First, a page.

A commander-in-chief, also sometimes called supreme commander, or chief commander, is the person or body that exercises supreme operational command and control of a nation's military forces. As a technical term, it refers to military competencies that reside in a nation-state's executive leadership—a head of state, a head of government . Often, a given country's commander-in-chief (if held by an official) need not be or have been a commissioned officer or even a veteran
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Indigenous Peoples
Indigenous peoples, also known as first peoples, aboriginal peoples or native peoples, are ethnic groups who are the original inhabitants of a given region, in contrast to groups that have settled, occupied or colonized the area more recently. Groups are usually described as indigenous when they maintain traditions or other aspects of an early culture that is associated with a given region. Not all indigenous peoples share this characteristic, usually having adopted substantial elements of a colonising culture, such as dress, religion or language. Indigenous peoples
Indigenous peoples
may be settled in a given region (sedentary) or exhibit a nomadic lifestyle across a large territory, but they are generally historically associated with a specific territory on which they depend
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Majority
A majority is the greater part, or more than half, of the total. It is a subset of a set consisting of more than half of the set's elements. "Majority" can be used to specify the voting requirement, as in a "majority vote". A majority vote is more than half of the votes cast. A majority can be compared to a plurality, which is a subset larger than any other subset considered. A plurality is not necessarily a majority as the largest subset considered may consist of less than half the set's elements. This can occur when there are three or more possible choices. In British English the term majority is also alternatively used to refer to the winning margin, i.e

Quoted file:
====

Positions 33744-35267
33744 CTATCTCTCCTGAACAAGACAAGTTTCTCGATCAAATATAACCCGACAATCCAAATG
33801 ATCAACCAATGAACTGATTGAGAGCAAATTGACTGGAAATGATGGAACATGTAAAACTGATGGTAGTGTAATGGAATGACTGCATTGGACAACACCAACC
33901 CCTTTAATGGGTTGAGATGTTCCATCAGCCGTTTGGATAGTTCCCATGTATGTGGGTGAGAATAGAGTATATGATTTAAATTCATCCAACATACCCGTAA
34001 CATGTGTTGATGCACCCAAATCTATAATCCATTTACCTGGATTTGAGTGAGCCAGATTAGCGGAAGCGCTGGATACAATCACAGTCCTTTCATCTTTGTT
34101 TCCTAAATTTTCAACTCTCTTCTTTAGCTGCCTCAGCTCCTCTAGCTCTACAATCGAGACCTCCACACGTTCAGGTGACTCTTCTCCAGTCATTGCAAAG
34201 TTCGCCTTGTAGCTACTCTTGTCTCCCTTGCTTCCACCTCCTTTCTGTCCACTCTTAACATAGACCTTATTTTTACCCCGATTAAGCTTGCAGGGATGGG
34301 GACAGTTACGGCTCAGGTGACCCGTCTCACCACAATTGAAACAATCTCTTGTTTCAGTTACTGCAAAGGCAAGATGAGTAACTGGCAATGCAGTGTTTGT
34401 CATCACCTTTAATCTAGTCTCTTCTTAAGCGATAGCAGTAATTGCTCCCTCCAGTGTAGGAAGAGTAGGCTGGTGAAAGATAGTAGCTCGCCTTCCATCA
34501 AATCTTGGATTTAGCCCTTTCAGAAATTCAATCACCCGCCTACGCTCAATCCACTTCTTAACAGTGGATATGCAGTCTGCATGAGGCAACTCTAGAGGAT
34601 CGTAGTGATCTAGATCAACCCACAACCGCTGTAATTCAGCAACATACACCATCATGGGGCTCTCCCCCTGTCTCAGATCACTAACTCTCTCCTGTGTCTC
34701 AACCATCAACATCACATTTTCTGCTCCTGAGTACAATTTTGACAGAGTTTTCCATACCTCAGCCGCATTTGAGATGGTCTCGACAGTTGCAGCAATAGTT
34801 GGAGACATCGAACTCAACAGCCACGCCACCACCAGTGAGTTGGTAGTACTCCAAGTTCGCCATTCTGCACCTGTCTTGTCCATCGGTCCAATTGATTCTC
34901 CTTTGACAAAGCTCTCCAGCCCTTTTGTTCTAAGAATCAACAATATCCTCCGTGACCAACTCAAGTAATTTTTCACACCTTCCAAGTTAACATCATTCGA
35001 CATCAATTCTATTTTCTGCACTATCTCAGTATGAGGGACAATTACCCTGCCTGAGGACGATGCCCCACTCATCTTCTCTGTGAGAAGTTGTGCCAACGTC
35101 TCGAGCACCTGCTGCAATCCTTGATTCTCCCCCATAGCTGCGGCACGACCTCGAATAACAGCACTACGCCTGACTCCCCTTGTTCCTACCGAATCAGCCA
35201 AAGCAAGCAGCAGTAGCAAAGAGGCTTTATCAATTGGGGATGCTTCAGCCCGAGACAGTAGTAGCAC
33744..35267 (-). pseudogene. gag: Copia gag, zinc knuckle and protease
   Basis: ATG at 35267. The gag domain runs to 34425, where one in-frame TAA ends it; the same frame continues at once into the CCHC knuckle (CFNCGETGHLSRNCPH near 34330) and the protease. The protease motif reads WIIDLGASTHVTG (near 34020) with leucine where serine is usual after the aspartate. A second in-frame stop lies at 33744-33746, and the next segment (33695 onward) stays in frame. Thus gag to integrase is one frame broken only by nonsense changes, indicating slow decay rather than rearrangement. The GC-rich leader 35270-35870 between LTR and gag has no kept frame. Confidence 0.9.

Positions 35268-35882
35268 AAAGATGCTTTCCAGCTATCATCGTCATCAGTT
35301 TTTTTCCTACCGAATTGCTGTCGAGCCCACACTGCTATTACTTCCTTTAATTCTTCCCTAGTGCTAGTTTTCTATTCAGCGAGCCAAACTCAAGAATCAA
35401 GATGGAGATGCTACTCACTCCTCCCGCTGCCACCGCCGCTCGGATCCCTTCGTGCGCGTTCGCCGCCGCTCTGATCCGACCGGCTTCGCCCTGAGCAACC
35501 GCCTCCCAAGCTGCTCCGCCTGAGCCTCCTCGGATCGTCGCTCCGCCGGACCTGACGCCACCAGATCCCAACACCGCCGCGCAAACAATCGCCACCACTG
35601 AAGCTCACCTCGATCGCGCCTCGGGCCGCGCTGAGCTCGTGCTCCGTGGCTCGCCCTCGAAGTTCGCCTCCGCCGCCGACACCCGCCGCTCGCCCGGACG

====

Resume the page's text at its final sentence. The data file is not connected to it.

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Infantry
Infantry
Infantry
is the branch of an army that engages in military combat on foot, distinguished from cavalry, artillery, and tank forces. Also known as foot soldiers, infantry traditionally relies on moving by foot between combats as well, but may also use mounts, military vehicles, or other transport
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Artillery
Artillery
Artillery
is a class of large military weapons built to fire munitions far beyond the range and power of infantry's small arms. Early artillery development focused on the ability to breach fortifications, and led to heavy, fairly immobile siege engines. As technology improved, lighter, more mobile field artillery developed for battlefield use. This development continues today; modern self-propelled artillery vehicles are highly mobile weapons of great versatility providing the largest share of an army's total firepower. In its earliest sense, the word artillery referred to any group of soldiers primarily armed with some form of manufactured weapon or armour. Since the introduction of gunpowder and cannon, the word "artillery" has largely meant cannon, and in contemporary usage, it usually refers to shell-firing guns, howitzers, mortars, rockets and guided missiles
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Cypriot Intercommunal Violence